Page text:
Who are psychotherapists?
Psychotherapists are mental health professionals who have specialized training in talk therapy. This is an all-encompassing term for those who help people deal with stress, anxiety, and other emotional problems through therapy. Psychotherapists include psychologists, psychoanalysts, and some psychiatrists. Each one of these has a different degree and focus, so we’ll discuss all three later.
Who are counsellors?
Counsellors provide therapy, counselling, or advice in a specific field of focus. They can specialize in different areas like relationships, careers, families, general mental health, or education counselling. Typically, people visit counsellors to seek specific advice or for help solving problems or making important decisions in life.
Who are psychoanalysts?
Psychoanalysts use a very specific method of treatment and therapy. They focus on alleviating symptoms, but also delve into the root causes of psychological problems. These are the professionals most often associated with the stereotypical couch scenario, as well as the Freudian model, which involves releasing emotions and free association. Psychoanalysts are unable to do psychological testing, cannot prescribe medications, and are usually best for treating conditions like childhood trauma.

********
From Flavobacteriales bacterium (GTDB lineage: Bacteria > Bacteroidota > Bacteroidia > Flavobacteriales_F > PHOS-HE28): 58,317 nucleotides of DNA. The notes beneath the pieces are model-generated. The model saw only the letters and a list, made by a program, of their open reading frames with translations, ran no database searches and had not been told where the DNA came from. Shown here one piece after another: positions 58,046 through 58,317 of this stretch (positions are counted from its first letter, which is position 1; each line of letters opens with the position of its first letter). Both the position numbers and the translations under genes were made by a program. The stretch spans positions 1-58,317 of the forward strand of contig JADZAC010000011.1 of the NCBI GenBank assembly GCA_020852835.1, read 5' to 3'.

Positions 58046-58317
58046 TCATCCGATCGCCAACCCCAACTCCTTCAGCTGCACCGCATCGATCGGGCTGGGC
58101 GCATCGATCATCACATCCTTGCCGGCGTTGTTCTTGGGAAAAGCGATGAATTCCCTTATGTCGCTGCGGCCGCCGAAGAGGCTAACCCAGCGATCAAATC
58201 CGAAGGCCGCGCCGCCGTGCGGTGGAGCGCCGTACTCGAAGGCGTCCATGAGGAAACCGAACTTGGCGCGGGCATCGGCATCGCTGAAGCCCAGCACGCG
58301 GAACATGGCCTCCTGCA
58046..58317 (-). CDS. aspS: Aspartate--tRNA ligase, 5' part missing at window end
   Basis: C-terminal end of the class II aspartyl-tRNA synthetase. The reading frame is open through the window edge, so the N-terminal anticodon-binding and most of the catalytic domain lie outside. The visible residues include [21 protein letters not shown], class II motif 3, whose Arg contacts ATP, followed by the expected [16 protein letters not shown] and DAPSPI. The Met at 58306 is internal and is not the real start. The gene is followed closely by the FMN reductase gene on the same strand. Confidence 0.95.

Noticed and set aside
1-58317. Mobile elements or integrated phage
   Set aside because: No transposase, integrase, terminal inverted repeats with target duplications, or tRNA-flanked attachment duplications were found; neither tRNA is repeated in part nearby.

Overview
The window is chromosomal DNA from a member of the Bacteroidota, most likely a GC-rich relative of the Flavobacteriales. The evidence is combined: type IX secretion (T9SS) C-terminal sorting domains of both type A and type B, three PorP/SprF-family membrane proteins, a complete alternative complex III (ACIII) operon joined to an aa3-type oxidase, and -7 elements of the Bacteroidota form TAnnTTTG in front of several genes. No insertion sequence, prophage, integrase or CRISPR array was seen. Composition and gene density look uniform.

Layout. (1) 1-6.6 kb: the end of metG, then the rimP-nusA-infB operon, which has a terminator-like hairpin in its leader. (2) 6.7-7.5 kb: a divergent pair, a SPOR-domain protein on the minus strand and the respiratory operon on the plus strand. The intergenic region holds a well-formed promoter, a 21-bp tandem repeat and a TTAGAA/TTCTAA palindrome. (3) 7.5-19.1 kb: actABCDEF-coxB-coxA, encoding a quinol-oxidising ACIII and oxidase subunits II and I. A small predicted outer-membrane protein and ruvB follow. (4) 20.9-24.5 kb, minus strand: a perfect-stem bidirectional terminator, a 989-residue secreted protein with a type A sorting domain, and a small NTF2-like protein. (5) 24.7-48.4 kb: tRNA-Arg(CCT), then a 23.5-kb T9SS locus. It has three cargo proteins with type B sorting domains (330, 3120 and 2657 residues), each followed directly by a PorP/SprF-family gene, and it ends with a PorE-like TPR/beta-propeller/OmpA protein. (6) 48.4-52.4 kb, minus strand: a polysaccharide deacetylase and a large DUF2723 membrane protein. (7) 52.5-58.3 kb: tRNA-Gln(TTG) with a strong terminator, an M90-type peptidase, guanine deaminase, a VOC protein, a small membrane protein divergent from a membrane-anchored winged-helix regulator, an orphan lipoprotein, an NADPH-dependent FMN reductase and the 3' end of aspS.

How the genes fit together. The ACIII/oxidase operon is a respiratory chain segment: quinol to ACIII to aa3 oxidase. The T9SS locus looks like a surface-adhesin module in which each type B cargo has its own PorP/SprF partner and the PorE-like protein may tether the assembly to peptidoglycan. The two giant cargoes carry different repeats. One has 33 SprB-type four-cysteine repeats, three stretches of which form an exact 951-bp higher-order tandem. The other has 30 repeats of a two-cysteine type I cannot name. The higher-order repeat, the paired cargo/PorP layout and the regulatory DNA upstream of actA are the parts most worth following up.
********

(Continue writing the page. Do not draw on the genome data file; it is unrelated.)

Who are psychologists?
Psychologists are professionals who study psychology. Most conduct research and have a PHD in psychology. Clinical psychologists, in particular, hold a doctoral degree in psychology — a PsyD. They focus on testing (like IQ testing) and specialized types of therapy like Cognitive Behavioural Therapy (CBT) for addressing mental health issues. Despite their doctoral degree, they are not medical doctors, and so they’re unable to prescribe medications. If you feel that you have a mental disorder that requires treatment beyond talk therapy but not medication, see a clinical psychologist.
Who are psychiatrists and psychopharmacologists?
Psychiatrists are mental health professionals with a doctorate in medicine (an MD). While some do provide talk therapy, they usually focus on the medical side of mental illness by prescribing medications. Similarly, psychopharmacologists specialize in medications for psychological concerns and are considered psychiatric pharmacists.
Who are social workers?
Social Workers design programs and services that help address the psychological problems of individuals within our society. If they have a private practice, they can also design treatments or develop welfare plans for individuals. They are not involved with any psychological testing however and focus on the social environment as the cause of the individual’s problems. Social workers can have an individual practice or can work in community hospitals or outreach programs.
Being a little more educated about different types of mental health professionals can make seeking help a little less intimidating.
James Wallace, (2018, November 19). What’s the Difference Between a Psychologist and a Psychotherapist. Psychreg on General. https://www.psychreg.org/difference-between-psychologist-psychotherapist/
At some point, we will have the classic confusion about the difference between a psychologist and a psychotherapist. However, it is relatively easy to identify the difference between a psychologist and a psychotherapist.
Psychotherapist vs psychologist